What if you and I, who are disciples of Jesus, viewed our weekly commitment to gathering with the church as a spiritual discipline?
As church attendance amongst millennials continues to decline in Canada I often wonder if we have actually taught the church to view our gatherings together as something that shapes us. Mark Sayers, in his brilliant new book Disappearing Church, confronts the idea that we are often looking as individuals for something spectacular in our church gatherings. Ingrained deep inside of us is the pursuit for something that will benefit or entertain us and give us immediate self-gratification. Sayers says:
“We get the idea that making the choice to wake up early and read our Bibles or to commit to regularly giving away our money to a charity or to fast may not always be pleasurable, but in the discipline of these things that we become more Christlike. Yet we expect church to always be pleasurable, enriching, and exciting. Maybe the limitations of church, the discipline of regular attendance, the commitment it requires, also teach us to be Christlike. Maybe we need to re-imagine church in our minds as a spiritual discipline, which teaches us the value of delayed gratification, of personally investing in change, of becoming more like Jesus.”
If you're asking me I think we need to be more honest… Our church gatherings may not always be pleasurable, enriching and exciting.
Am I allowed to say that?
Now, this may be hard to hear, especially in a culture that wants to entertain us on every level. From movies and TV to smartphones we all know we have the world at our fingertips. Yet our church gatherings in many ways rebels against consumerism. What if we were more honest? Sometimes being apart of a community isn’t that spectacular. It isn’t always easy to get out of bed and show up. Yet there is something about the weekly rhythm of being with our brothers and sisters that teaches us to be faithful and more like our Messiah. Church gatherings, just like reading the scripture, fasting, giving financially, etc. may not always be fun or feel good but there is something about doing these things that shape us to be more loving, giving and faithfully present. Gathering regularly with the church is a statement that as people who follow Jesus we are more interested in faithfulness than we are feelings.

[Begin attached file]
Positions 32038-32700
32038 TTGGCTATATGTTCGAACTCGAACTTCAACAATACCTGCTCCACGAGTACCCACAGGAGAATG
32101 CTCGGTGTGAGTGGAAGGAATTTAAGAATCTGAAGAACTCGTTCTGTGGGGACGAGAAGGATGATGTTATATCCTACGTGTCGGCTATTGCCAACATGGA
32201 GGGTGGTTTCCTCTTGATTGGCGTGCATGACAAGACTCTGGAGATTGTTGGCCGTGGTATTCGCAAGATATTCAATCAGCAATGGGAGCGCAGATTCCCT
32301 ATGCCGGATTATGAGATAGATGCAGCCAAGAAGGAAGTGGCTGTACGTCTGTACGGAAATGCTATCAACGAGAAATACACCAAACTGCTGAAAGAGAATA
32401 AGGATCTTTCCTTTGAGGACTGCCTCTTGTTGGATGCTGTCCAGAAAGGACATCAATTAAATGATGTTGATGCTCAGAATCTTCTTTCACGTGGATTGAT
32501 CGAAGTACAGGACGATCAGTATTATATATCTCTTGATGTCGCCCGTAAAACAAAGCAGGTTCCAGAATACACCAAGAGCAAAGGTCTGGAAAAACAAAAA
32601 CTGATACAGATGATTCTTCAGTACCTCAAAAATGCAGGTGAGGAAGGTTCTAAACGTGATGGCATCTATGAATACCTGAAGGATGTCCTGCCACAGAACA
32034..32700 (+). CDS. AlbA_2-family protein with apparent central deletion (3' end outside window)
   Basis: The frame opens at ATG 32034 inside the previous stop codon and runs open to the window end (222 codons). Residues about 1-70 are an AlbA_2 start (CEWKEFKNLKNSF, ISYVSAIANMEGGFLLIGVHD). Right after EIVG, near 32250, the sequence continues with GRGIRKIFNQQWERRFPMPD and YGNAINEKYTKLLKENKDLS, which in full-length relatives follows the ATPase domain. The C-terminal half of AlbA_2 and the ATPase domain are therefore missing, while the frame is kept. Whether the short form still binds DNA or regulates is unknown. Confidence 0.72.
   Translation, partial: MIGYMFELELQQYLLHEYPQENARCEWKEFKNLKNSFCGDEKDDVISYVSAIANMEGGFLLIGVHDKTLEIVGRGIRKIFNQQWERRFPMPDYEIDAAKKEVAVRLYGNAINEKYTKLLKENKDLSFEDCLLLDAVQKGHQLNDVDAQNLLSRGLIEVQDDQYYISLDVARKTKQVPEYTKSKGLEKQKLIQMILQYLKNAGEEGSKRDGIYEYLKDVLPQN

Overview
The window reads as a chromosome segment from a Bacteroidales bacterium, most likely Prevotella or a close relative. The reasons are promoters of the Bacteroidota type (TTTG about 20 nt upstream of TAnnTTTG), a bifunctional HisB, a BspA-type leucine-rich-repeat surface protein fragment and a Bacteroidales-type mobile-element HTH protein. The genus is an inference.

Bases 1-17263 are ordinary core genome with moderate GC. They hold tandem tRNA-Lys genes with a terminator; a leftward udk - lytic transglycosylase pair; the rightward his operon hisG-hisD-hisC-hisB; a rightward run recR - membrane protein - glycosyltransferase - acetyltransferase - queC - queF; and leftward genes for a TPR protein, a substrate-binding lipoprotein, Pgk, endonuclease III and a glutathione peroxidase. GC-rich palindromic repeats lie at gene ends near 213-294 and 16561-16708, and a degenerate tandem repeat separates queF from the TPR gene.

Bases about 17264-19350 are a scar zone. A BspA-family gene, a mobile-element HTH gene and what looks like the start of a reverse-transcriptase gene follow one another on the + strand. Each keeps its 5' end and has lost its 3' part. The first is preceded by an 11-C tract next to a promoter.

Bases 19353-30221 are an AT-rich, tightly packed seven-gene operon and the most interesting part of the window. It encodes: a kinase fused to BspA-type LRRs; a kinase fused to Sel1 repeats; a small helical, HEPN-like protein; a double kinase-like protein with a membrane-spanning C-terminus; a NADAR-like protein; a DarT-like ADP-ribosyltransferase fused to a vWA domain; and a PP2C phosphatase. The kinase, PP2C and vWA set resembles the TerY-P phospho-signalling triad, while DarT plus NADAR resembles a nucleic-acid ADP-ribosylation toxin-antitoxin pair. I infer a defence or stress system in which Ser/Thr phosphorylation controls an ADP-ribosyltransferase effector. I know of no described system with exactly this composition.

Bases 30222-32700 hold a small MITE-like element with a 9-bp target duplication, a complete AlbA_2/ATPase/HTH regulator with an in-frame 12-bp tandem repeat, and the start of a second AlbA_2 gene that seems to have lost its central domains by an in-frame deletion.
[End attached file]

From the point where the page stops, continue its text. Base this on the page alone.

Sayers goes on to quote Ronald Rolheiser. Rolheiser says,
“Church involvement, when understood properly, does not leave us the option to walk away whenever something happens that we do not like. It is a covenant commitment, like a marriage, and binds us for better or worse… What church community takes away from us is our false freedom to soar unencumbered, like the birds, believing that we are mature, loving, committed, and not blocking out things that we should be seeing. Real churchgoing soon enough shatters this illusion, and gives us no escape, as we find ourselves constantly humbled as our immaturities and lack of sensitivity to the pain of others are reflected off eyes that are honest and unblinking.”
Ultimately, what I am doing when I gather regularly with my brothers and sisters in Jesus is declaring that the sum of my life isn't about me and my individual benefit. It exposes that I am no longer the king of my domain. Gathering is a weekly reminder that I am more than a consumer of Christian goods and services. Instead, I am apart of a community that shapes me.